After you make a few test prints, you will probably see a big difference between the different settings and paper types.  For instance, on my Epson 2200 I can start to see the blacks last noticeable color change at about 94% on Premium Luster Paper with Photoshop handling the color, and 100% on the same paper with the printer managing the color with the ColorSync option selected.  The results are noticeably different on Epson Glossy paper.

Keep these tests as references for adjusting the black points out-put sliders in a Levels or Curves adjustment layer.

How to Adjust Your Image Output Levels        

Before you print your files, you should use your paper samples to judge where your black starts blocking up. Then use the Eyedropper tool to sample the darkest shadow areas of the image.  If any of the image’s shadow percentage value is over the limit on your printer and paper combination, you should adjust the black out-put settings to be within their limits.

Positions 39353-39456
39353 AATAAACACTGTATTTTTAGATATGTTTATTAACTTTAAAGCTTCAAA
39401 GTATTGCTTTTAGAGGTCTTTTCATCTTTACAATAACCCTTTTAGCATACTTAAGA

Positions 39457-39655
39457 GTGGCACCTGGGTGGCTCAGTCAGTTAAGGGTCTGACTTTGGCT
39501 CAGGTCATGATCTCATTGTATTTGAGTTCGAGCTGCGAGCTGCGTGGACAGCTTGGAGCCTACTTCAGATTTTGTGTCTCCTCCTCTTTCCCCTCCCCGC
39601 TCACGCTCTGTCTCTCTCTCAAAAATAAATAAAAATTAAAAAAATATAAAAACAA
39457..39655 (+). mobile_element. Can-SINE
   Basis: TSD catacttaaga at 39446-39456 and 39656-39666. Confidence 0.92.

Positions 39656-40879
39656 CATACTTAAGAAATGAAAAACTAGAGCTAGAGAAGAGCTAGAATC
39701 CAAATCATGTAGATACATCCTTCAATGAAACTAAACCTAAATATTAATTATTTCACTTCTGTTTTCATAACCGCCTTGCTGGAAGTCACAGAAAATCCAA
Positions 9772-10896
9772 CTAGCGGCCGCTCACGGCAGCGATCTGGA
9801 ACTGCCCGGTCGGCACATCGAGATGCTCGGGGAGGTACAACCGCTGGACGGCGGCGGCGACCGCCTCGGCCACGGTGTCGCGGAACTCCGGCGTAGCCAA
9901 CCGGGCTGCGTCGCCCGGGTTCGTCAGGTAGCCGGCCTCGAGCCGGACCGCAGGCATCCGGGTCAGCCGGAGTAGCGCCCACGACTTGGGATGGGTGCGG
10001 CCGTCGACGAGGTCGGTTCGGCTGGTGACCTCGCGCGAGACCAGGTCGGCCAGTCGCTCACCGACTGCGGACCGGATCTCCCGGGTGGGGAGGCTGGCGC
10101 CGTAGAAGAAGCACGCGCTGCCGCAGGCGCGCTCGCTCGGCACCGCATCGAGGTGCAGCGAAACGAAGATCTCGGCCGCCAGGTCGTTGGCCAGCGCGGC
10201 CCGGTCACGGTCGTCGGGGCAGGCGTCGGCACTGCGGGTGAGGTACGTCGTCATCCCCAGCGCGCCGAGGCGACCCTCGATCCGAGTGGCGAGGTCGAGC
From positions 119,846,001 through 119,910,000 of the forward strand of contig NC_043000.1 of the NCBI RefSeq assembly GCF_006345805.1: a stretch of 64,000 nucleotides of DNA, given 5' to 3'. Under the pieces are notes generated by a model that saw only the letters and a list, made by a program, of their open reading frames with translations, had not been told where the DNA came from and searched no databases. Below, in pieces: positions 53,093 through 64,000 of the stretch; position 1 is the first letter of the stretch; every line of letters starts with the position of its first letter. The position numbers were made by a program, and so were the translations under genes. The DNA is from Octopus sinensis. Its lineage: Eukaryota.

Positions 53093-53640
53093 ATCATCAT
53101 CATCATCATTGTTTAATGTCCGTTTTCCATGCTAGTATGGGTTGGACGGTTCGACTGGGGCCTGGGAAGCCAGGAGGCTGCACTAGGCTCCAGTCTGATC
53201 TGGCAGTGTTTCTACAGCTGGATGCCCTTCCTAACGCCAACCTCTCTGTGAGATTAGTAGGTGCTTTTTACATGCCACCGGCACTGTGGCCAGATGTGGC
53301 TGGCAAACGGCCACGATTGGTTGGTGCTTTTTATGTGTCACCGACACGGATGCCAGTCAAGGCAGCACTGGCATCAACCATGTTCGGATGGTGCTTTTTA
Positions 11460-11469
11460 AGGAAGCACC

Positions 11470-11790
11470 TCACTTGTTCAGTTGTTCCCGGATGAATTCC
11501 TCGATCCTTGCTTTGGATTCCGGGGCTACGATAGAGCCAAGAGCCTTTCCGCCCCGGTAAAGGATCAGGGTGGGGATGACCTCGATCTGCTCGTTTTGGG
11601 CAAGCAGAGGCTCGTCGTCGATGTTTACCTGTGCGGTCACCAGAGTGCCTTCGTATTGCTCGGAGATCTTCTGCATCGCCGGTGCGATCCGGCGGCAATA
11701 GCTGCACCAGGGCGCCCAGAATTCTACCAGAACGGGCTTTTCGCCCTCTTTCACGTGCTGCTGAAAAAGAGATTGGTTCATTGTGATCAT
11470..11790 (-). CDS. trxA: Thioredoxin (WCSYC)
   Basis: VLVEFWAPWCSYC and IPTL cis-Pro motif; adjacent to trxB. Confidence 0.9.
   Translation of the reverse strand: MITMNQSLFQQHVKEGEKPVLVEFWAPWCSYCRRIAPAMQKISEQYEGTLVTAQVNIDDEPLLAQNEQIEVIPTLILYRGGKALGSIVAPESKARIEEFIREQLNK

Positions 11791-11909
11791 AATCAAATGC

In this case, I have 100% black and the paper I am going to print to stops noticing the difference at about 96%.  I will need to adjust the out-put settings so the darkest blacks will be at about 96%. 

I can do this with a Curves Adjustment Layer or Levels Adjustment Layer.

Using Curves, you can make this adjustment using a percentage value. Using Layers you would have to calculate the percentage necessary.  Because the highest value is 255, you would use a value of 2.5 for every 1% adjustment.

How to Use Curves

1. Add a new Curves Adjustment Layer from the Layers window.

The Curves dialog box appears.

Generally the Input and Output controls are set to numeric values, with the darks placed at the bottom left.

2. To have access to the Percent value controls; click on the gradient bar below the grid, which has a double-headed arrow in its center.

3. Click the mouse on the shadow control handle to activate the Output box and adjust the shadow areas.

Percent symbols should now appear next to the value boxes.

Highlight and shadow positions have been reversed on the grid:  Black is on the top.